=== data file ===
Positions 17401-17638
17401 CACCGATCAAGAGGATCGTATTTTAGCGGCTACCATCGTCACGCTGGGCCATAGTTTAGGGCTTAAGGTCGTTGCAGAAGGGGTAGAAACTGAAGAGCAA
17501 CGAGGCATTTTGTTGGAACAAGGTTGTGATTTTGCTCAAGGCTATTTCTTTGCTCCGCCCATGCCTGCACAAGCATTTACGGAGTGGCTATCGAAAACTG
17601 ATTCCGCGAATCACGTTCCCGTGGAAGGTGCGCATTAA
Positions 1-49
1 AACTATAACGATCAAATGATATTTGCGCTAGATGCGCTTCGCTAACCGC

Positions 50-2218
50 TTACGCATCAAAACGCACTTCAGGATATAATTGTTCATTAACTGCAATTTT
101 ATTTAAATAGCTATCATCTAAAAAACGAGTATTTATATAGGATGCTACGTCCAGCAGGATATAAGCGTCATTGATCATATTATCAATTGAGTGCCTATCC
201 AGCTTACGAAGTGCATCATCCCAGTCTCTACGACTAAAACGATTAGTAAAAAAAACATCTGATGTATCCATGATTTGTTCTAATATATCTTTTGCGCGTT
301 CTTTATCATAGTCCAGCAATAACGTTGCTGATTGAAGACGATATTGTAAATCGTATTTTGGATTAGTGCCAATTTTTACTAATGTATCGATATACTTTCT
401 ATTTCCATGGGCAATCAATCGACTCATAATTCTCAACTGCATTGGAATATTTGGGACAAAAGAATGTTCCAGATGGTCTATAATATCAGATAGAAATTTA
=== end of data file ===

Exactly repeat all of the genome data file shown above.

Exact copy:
Positions 17401-17638
17401 CACCGATCAAGAGGATCGTATTTTAGCGGCTACCATCGTCACGCTGGGCCATAGTTTAGGGCTTAAGGTCGTTGCAGAAGGGGTAGAAACTGAAGAGCAA
17501 CGAGGCATTTTGTTGGAACAAGGTTGTGATTTTGCTCAAGGCTATTTCTTTGCTCCGCCCATGCCTGCACAAGCATTTACGGAGTGGCTATCGAAAACTG
17601 ATTCCGCGAATCACGTTCCCGTGGAAGGTGCGCATTAA
Positions 1-49
1 AACTATAACGATCAAATGATATTTGCGCTAGATGCGCTTCGCTAACCGC

Positions 50-2218
50 TTACGCATCAAAACGCACTTCAGGATATAATTGTTCATTAACTGCAATTTT
101 ATTTAAATAGCTATCATCTAAAAAACGAGTATTTATATAGGATGCTACGTCCAGCAGGATATAAGCGTCATTGATCATATTATCAATTGAGTGCCTATCC
201 AGCTTACGAAGTGCATCATCCCAGTCTCTACGACTAAAACGATTAGTAAAAAAAACATCTGATGTATCCATGATTTGTTCTAATATATCTTTTGCGCGTT
301 CTTTATCATAGTCCAGCAATAACGTTGCTGATTGAAGACGATATTGTAAATCGTATTTTGGATTAGTGCCAATTTTTACTAATGTATCGATATACTTTCT
401 ATTTCCATGGGCAATCAATCGACTCATAATTCTCAACTGCATTGGAATATTTGGGACAAAAGAATGTTCCAGATGGTCTATAATATCAGATAGAAATTTA